At least one aboriginal-owned company in Manitoba says it's difficult to find enough aboriginal employees, but there is hope that a growing number of post-secondary graduates will eventually change that.

A new report by the Canadian Council of Aboriginal Business has found that as aboriginal-owned companies grow, so does the challenge of finding qualified aboriginal employees.

That challenge has been noticed by Sean McCormick, the Métis owner and chief executive officer of Winnipeg footwear manufacturer Manitobah Mukluks.

McCormick says he has an "aboriginal first" hiring policy for jobs at all levels of his company, in an effort to give back to the community.

Manitobah Mukluks

Winnipeg footwear manufacturer Manitobah Mukluks has an "aboriginal first" hiring policy for jobs at all levels of the company, says CEO Sean McCormick. (Ryan Hicks/CBC)

Almost 90 per cent of McCormick's administration is aboriginal, but he said finding high-level executive staff hasn't been easy.

"Our community just doesn't have the capacity where we have a bunch of aboriginal people that are lawyers or doctors or, you know, CGAs or what have you," he told CBC News.

McCormick said a key issue is poverty, and it's one that cannot be solved simply "by giving people jobs and hoping they keep them.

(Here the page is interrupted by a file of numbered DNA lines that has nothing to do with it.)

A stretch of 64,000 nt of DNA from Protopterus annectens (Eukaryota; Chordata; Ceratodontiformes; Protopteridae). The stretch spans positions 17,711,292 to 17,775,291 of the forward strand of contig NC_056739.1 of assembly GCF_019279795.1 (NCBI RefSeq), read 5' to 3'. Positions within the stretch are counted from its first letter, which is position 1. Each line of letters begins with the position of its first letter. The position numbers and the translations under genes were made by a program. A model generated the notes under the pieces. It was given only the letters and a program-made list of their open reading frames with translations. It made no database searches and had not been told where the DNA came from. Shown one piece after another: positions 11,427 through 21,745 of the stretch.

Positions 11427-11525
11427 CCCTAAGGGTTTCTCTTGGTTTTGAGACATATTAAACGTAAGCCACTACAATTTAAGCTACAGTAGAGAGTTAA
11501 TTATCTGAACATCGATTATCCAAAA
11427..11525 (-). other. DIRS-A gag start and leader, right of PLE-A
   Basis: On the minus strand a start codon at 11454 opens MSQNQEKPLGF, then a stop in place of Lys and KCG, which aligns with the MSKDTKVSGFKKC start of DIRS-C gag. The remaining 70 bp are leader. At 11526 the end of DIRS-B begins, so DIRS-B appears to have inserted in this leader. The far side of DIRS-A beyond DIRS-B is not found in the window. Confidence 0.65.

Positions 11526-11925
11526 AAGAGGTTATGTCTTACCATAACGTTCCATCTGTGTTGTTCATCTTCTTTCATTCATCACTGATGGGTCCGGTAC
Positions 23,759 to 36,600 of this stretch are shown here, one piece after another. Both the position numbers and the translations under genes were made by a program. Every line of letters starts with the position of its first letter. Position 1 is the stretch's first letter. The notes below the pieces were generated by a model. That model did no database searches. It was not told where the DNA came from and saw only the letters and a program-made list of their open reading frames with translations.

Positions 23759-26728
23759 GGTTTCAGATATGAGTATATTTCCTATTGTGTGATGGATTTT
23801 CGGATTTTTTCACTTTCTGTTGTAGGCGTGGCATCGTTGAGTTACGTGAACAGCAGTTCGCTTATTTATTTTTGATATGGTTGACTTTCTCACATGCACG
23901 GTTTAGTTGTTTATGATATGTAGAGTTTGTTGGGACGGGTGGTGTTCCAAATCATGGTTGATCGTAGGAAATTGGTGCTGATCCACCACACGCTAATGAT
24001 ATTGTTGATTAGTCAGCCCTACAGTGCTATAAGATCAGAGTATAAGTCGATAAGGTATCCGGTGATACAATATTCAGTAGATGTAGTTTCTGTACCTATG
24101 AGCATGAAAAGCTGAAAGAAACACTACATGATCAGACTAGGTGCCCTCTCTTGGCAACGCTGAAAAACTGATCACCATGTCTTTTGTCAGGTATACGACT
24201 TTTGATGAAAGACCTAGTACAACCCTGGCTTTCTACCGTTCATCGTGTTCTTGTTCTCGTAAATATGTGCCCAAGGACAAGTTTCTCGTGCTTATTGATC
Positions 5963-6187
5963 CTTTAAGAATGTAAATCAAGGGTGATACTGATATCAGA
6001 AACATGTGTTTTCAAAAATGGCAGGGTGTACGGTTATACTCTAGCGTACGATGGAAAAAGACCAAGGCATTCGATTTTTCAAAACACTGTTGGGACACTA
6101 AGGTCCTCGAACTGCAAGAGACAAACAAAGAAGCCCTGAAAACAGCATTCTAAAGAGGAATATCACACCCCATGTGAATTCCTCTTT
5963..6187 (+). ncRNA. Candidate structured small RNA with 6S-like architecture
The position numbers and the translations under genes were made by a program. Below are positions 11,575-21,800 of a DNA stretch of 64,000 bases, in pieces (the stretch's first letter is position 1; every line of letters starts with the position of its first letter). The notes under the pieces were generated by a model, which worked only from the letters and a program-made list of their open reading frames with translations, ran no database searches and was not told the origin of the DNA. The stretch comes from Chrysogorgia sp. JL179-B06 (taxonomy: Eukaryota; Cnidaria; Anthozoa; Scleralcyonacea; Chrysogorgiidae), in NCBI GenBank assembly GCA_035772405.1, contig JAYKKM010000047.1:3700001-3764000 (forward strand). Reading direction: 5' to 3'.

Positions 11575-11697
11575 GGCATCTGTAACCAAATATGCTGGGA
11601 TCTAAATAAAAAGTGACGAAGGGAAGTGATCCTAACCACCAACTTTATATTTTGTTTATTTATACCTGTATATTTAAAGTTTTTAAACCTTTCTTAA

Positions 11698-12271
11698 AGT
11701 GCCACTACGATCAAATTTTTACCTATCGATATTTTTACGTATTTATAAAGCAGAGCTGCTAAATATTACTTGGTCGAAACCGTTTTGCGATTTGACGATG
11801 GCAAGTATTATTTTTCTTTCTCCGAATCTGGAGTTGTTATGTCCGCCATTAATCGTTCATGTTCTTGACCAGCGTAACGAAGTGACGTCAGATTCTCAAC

"We need better education, we need better social infrastructure, like clean water," he said.

College hosts largest group of aboriginal graduates

Red River College hosted its largest group of aboriginal graduates on Friday, including Elise Pierre, a graduate in business administration and marketing.

"Today just demonstrates that more and more aboriginal people are going into post-secondary [schools] and hopefully in the next few years there will be more qualified aboriginal peoples to work in these aboriginal-based companies," she said.

Pierre said barriers remain for those who want to pursue a post-secondary education, noting that two of her classmates came from First Nations communities only to drop out of school.

"If you don't come here with any friends or family, it's really hard to try to find a base in Winnipeg, like a support system," she said.

Pierre said now that she has qualifications, she is exploring all her options, such as working for an aboriginal-owned business or even starting her own.